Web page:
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Re: Strict aliasing, yes or no?

On Wed, 19 Apr 2017 12:21:06 +0100
Simon McVittie <smcv@xxxxxxxxxxxxx> wrote:
> On Tue, 18 Apr 2017 at 23:05:04 +0100, Daniel Boles wrote:
> > Well, technically, code that relies on aliasing is
> > inherently buggy from the outset, because that violates the
> > standard.  
> Not relying on aliasing forbids casting between dissimilar types,
> which rules out "normal" C tricks like casting between GArray and
> GRealArray (where GRealArray starts with the same members as GArray)
> as a way to have a partially-opaque struct, or an
> opaque-other-than-size struct on the stack; so regardless of whether
> it might be desirable to be writing Standard C, I'm not sure that
> GLib can do that without breaking its API.

That (GArray to GRealArray) does break the strict aliasing rules, unless
done through a union (OK with unions in C99 with Technical Corrigendum 3
and in C11, implementation defined only in C89, but fine with gcc and

I think most reasonable C programmers have roughly got to grips with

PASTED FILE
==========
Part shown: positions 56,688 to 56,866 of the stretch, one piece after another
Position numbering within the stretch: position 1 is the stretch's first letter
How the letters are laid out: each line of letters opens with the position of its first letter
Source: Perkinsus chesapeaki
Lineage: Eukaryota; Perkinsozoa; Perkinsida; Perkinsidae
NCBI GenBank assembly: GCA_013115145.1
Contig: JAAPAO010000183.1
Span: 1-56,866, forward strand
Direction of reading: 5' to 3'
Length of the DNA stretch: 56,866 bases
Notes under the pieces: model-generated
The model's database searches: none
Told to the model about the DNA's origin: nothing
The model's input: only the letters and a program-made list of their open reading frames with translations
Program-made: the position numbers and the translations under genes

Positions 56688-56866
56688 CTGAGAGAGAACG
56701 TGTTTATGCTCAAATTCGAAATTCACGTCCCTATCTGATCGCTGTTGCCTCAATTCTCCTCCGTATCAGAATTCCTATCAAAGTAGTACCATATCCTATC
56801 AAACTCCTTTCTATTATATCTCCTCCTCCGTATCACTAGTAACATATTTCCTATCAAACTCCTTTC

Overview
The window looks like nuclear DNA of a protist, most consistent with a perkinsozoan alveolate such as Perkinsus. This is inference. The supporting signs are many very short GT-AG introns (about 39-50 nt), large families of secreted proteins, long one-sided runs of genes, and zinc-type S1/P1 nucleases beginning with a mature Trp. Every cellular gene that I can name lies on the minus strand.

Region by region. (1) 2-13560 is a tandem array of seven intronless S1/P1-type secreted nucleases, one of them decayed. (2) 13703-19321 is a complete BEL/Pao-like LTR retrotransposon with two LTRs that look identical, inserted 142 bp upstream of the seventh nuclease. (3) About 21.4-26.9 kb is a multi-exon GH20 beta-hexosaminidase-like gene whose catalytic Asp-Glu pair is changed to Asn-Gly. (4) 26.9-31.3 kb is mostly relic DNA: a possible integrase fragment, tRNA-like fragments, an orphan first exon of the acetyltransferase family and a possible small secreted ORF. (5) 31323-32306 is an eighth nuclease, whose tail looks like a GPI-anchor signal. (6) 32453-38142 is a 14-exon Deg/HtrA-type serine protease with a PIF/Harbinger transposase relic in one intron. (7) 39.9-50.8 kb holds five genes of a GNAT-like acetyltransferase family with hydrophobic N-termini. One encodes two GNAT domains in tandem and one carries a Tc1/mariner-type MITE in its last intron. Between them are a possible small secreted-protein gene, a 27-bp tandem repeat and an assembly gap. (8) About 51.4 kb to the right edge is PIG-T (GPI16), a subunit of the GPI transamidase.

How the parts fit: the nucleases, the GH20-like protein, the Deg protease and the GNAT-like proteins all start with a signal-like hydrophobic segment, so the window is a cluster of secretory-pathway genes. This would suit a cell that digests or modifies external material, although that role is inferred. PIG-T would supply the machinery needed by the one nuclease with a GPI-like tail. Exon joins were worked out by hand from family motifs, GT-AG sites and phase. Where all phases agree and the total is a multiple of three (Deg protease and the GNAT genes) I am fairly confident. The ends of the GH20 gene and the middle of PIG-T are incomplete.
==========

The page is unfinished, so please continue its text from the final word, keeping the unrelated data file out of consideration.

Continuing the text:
strict aliasing now.  Presumably this dates back to less illuminated
> It is also not particularly clear from ISO/IEC 9899:201x draft N1570
> (which is essentially the same document as Standard C, but without the
> price tag) whether the usual C pseudo-object-orientation idiom[1]
> (which is a fairly fundamental part of GObject) is considered to be
> valid in Standard C.

That is and always has been perfectly valid C.  You can always cast a
pointer to one type to a pointer to the effective type of the pointee
and dereference it.  It so happens that the initial address of a struct
has two effective types in C, that of the struct itself and that of its
first member, which are required to have the same address.  You don't
even need to rely on the fifth bullet of §6.5/7 of C11 - it is covered
by the basic proposition in the first bullet.

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